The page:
A suit and sunglasses might be a fitting sartorial hallmark for a glamorous gangster, FBI agent or nightclub bouncer, but surely nothing could be less appropriate for good old Father Christmas. In fact, dark glasses have been cropping up all over the festive landscape – on polar bears, reindeer, elves, Christmas trees, angels… they’re everywhere. What an unseasonal way to accessorise when most western Christmas imagery creaks under a freezing avalanche of snow, ice, and glitter. These are not snow goggles – they’re the kind of sunglasses previously used to suggest sunbathing, blues brothers, even cold-hearted evil; a sharp contrast with the traditional gold wire-rimmed spectacles handy for reading children’s wish lists.
Over the last ten years Santa in shades has moved from being an absurd comedy image to being a standard feature of the ‘modern’ Christmas (think minimal graphics and the exhortation to a ‘cool yule’ or possibly ‘cool crimbo’ on cards on sale in Tesco and the like).
Ironically, sunglasses are often being used to suggest ‘coolness’ in terms of temperature (as in a polar bear in the north pole), punning on the double meaning of cool as in cold and cool as in ‘good’ – admirable style, attitude and demeanour. Although of course Father Christmas is usually anything but cool. Characterised by rebellious self-possession, cool heroes rarely hold with tradition or sentimentality. A real cool Santa wouldn’t care enough to arrange pressies, or hurry to deliver them, definitely wouldn’t wear anything as obviously jolly as a red velvet suit, and probably wouldn’t be round enough to fill it.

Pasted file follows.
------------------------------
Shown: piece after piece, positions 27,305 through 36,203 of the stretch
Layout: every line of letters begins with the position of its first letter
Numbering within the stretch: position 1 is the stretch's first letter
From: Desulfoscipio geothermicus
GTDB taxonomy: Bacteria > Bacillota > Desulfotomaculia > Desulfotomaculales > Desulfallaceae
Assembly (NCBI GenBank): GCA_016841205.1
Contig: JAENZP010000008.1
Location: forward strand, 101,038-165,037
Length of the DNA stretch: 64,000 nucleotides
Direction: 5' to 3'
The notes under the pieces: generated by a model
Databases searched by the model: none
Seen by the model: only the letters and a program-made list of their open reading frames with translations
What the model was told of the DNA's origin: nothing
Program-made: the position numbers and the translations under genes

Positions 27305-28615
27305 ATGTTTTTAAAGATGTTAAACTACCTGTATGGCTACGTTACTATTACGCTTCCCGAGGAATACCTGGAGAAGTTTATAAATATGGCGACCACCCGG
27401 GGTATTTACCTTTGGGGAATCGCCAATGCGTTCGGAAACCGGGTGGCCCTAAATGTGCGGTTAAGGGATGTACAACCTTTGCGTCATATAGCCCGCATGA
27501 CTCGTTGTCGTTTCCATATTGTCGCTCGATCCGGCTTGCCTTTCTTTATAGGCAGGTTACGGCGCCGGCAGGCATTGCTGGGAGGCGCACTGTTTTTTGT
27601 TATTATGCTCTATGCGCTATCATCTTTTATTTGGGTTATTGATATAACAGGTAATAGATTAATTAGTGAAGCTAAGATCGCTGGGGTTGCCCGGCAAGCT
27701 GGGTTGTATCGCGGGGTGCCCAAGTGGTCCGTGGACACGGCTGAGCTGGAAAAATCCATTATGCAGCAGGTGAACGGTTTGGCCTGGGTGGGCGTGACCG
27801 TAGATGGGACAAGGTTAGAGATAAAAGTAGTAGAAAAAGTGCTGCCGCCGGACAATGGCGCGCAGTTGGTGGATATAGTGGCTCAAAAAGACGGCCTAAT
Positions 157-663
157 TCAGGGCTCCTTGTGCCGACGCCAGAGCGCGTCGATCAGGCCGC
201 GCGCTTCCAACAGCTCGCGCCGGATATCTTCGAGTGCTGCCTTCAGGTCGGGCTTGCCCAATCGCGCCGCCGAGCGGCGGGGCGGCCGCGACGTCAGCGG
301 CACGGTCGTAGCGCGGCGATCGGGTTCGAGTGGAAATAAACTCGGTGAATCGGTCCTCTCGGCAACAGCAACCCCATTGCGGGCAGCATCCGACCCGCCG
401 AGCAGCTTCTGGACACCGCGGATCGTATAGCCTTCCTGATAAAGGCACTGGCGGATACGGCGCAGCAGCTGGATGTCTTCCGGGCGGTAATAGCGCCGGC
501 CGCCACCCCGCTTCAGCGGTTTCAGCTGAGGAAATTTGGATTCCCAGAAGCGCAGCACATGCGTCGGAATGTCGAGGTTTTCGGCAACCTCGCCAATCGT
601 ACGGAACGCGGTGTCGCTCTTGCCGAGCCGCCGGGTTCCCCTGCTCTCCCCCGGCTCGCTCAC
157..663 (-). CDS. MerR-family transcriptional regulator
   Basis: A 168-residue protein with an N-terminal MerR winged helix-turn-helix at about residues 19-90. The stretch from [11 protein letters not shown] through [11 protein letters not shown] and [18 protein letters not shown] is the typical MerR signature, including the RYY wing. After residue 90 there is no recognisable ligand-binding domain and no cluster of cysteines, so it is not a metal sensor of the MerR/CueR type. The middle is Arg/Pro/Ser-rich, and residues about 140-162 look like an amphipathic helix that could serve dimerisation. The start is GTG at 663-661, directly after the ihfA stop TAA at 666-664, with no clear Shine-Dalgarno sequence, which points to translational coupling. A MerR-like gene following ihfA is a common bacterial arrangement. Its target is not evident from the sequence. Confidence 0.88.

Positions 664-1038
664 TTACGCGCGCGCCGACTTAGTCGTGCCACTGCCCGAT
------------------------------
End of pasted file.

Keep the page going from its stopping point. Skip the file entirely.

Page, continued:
We might still like the idea of Santa handing over the goods – but as a role model, the jolly rounded epicurean is outdated. To get a gift from Santa you are supposed to be good just like Santa himself – but a variety of authors now argue that ‘people no longer want to be good – they want to be cool’.
Recent research at Nottingham Trent University about the development of the strong associations between sunglasses and coolness concluded not only that shades are everywhere in visual culture but that they have become a symbol of a cool most broadly definable as being ‘enviably modern’ – able to achieve an identity both strong and flexible enough to withstand the weight and pace of technological and cultural change.
Covering the eyes protects our most vulnerable physical organs but also protects us from exposed emotions, suggesting we are ‘composed’ in every situation. The high-tech associations of hard man-made materials worn so close to the body imply a close and confident relationship with modern technologies. This has been the case since the earliest days of sunglasses when tinted goggles were worn for driving, cycling and rail travel, and adopted by fighter pilots.
So, images of yuletide characters in shades may seem to be festive fluff – but in fact they relate to profound changes in western values. To be as composed as a jazz musician like Miles Davis; as powerfully seductive as a celebrity, in the face of all the challenges to self-identity modernity brings; these are the elusive gifts so many of us would really like Santa to deliver.
Dr Vanessa Brown
Senior lecturer in design and visual culture at Nottingham Trent University
To speak to Dr Brown, call the University Press Office directly on 0115 848 8782 or email firstname.lastname@example.org